Ah, spring, and the male grouse's instincts turn to the lek.
He will congregate with several of his fellows in an area called a lek where all will make courtship displays in the hope of attracting the attention of females. With luck, he'll be one of the few selected for mating and will have the opportunity to father part of the next generation of grouse.
"The nearest human equivalent (to a lek) would be a singles bar," said Robert Gibson, a behavioral ecologist and a professor of biological sciences at the University of Nebraska-Lincoln, who has studied the lekking behavior of birds at Nebraska's Valentine National Wildlife Refuge and other sites around the world.
While Gibson acknowledges the significant role of mate selection in lek formation, he said he's convinced there's more going on than just that.
"Females, when they're ready to breed, might visit one lek or several leks. They'll check out a number of males and eventually they'll select a male to mate with," Gibson said. "It turns out they all usually choose the same guy, or a very small subset of the guys gets chosen. What you have is a group of males who are apparently doing something together, but only a few of them are getting anything for it that one can see in terms of reproductive success. How do you explain all the guys who are there who apparently are not mating?"
Gibson said he thinks that at least in the case of greater prairie chickens, a species of grouse, males are often looking for more than the opportunity to pass their genes on to the next generation--they're also trying keep them alive in this one by joining a group to evade predators.
Grouping to avoid predation is common in the animal world. Moreover, in many animals, conspicuous courtship displays attract predators as well as mates. Thus it seems likely that males might join leks to avoid predation. This idea was first floated by the late British ornithologist David Lack in the 1960s, but the suggestion was widely ignored because other scientists rarely observed incidents of predation in leks. "This idea's been in the trash, really, the last 20 years," Gibson said. (more)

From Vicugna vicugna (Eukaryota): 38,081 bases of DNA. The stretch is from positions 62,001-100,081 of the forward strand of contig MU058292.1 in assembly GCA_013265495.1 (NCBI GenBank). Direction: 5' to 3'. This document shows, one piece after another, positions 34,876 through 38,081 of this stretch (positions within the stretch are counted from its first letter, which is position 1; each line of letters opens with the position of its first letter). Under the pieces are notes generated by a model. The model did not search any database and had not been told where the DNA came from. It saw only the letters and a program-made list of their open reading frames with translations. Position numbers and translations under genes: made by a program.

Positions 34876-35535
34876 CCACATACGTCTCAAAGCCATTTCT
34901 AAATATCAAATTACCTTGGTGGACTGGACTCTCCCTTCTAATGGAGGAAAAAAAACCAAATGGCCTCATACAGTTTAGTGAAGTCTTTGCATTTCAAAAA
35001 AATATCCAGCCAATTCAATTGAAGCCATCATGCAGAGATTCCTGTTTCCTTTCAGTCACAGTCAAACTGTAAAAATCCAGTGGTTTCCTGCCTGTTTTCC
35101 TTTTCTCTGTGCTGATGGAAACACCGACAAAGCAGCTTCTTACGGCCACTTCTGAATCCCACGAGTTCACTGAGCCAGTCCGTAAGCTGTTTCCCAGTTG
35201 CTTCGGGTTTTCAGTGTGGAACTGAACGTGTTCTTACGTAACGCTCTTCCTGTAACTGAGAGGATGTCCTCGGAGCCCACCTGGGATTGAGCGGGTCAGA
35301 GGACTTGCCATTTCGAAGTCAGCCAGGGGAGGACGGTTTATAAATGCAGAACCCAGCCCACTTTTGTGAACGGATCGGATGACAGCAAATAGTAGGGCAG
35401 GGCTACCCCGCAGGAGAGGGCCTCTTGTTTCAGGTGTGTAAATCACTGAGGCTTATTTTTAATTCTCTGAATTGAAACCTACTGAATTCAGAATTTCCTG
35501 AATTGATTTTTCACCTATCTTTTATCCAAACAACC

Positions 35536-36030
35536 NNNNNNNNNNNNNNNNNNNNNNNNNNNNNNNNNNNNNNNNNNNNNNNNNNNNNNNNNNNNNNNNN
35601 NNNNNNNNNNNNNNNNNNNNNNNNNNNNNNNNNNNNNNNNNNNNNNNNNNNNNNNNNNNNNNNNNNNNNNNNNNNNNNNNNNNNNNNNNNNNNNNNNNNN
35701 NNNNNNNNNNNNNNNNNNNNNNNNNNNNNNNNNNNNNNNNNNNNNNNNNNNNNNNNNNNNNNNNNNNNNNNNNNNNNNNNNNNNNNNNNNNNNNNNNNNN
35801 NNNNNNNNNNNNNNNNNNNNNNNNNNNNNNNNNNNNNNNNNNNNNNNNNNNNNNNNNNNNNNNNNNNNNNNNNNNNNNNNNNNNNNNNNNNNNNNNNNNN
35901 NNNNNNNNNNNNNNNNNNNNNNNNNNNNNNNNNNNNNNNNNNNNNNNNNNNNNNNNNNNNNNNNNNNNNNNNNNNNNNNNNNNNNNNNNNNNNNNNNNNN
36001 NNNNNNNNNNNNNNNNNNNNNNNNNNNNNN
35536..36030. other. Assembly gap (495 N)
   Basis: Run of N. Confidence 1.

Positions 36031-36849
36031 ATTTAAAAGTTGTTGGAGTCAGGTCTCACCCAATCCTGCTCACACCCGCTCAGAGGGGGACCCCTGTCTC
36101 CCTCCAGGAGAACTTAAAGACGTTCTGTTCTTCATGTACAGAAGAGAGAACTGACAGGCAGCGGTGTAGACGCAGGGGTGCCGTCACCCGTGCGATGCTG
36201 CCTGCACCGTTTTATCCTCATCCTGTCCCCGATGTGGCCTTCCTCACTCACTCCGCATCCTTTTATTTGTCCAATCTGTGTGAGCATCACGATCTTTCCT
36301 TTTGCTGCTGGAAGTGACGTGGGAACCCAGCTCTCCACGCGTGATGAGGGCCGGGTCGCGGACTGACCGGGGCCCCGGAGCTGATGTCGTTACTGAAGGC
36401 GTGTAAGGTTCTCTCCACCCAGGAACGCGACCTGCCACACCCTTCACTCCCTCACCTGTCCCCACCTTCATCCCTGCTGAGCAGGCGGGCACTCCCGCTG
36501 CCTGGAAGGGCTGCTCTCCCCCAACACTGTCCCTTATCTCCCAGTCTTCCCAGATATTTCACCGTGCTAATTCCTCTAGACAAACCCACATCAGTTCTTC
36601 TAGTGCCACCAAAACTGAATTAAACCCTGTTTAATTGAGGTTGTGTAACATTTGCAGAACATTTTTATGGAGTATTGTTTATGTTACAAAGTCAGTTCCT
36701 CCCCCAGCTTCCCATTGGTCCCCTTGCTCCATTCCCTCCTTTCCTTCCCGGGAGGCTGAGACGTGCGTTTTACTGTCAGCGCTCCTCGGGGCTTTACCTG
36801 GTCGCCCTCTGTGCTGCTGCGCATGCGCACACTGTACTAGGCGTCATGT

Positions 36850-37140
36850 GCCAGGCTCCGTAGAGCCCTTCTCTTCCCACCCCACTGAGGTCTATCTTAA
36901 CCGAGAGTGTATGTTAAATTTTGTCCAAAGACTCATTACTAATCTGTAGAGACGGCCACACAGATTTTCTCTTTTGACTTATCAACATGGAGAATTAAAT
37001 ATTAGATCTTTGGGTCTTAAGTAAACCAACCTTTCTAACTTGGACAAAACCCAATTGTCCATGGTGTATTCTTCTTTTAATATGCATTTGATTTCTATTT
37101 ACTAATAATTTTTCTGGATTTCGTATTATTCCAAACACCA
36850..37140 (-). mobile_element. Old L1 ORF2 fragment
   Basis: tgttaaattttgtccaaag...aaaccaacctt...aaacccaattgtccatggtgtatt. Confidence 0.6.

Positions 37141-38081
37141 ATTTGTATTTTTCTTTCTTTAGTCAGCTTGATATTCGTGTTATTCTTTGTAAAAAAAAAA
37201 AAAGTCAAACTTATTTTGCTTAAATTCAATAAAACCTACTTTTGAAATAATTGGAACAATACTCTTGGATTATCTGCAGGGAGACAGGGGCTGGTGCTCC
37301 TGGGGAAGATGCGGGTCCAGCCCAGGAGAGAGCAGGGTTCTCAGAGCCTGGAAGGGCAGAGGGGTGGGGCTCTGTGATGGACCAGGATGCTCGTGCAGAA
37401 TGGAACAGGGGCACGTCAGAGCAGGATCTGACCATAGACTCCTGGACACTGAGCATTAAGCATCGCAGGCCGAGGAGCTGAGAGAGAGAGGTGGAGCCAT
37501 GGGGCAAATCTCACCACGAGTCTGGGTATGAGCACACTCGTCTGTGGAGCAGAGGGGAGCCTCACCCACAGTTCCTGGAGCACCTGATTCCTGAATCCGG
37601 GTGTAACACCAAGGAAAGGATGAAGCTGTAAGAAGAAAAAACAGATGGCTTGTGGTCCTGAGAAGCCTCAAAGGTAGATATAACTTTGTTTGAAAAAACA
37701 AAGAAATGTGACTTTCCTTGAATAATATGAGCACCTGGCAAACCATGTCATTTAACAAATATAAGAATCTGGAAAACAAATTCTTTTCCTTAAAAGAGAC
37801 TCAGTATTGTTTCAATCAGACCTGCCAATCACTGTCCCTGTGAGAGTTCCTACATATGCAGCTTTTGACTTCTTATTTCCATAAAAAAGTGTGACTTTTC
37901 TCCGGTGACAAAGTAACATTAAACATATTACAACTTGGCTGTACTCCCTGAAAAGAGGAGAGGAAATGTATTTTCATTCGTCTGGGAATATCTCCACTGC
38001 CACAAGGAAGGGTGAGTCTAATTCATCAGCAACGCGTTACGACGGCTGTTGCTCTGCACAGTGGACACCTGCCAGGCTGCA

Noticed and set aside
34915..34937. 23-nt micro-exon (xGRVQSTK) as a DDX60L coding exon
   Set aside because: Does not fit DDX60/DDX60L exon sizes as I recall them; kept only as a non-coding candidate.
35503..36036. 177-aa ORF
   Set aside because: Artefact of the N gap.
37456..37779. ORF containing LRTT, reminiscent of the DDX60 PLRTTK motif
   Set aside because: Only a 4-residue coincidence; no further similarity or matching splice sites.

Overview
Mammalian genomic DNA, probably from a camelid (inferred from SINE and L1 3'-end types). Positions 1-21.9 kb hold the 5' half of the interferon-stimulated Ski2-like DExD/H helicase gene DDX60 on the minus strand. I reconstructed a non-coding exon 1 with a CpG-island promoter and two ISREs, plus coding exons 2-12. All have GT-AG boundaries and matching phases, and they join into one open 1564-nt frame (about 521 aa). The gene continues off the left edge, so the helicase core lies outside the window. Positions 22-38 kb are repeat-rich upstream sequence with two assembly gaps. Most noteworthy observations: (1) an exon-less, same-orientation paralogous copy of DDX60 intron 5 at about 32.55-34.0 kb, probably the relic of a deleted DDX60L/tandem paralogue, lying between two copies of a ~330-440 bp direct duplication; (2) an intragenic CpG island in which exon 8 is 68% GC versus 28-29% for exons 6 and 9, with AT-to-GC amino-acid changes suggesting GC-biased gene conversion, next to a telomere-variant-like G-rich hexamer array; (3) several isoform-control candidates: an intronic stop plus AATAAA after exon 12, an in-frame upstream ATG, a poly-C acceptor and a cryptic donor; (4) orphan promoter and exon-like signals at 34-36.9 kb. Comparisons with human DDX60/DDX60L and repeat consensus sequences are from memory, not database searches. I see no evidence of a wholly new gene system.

Gibson was familiar with Lack's hypothesis, however, and he and his research team found evidence to support it when they spent six weeks studying two closely related grouse species, greater prairie chickens and sharp-tailed grouse, at the Valentine National Wildlife Refuge.
"We'd go out every morning, stop at the leks and spend all morning watching them to see what the birds were doing," Gibson said. "We watched some sharp-tail leks, we watched some prairie chicken leks, and we watched some mixed leks. And one of the things we noticed right away was that we would see male greater prairie chickens visiting sharp-tail grouse leks and we didn't see the opposite."
Now, if a male's chances of mating are already small when he joins a lek of his species, it stands to reason that his chances probably are not improved if he joins a lek of another species. In fact, the researchers found that displaying with sharp-tails did not increase a male prairie chicken's opportunities to court prairie chicken females.
To Gibson, that was a good indication that something other than just mate selection was going on. Since he also found that prairie chickens displayed more and were less vigilant than sharp-tails, if they join sharp-tail leks and sharp-tails don't join theirs, that other factor might well be predator avoidance. A few weeks of observation wouldn't make the case, though, Gibson said. It would take years of observation to acquire the necessary data. Fortunately, someone had already compiled it.
Leonard McDaniel, a now-retired biologist with the U.S. Fish and Wildlife Service in Valentine, had gone around the refuge every spring for several years locating and counting all the 20 to 30 leks for each species. McDaniel generously shared his data with Gibson and his team, allowing them to perform a statistical analysis of the data. That analysis confirmed that prairie chickens did join sharp-tail leks, but not vice versa.
"That finding suggests that male prairie chickens benefit from lekking with sharp-tails, which in turn implicates predation," Gibson said.
In other words, a male prairie chicken in a sharp-tail lek isn't necessarily looking for love in all the wrong places. He may just be trying to survive.
The results of the study by Gibson and his team were published in the Proceedings of the Royal Society, Biological Sciences, in December.
The above post is reprinted from materials provided by University Of Nebraska-Lincoln. Note: Materials may be edited for content and length.
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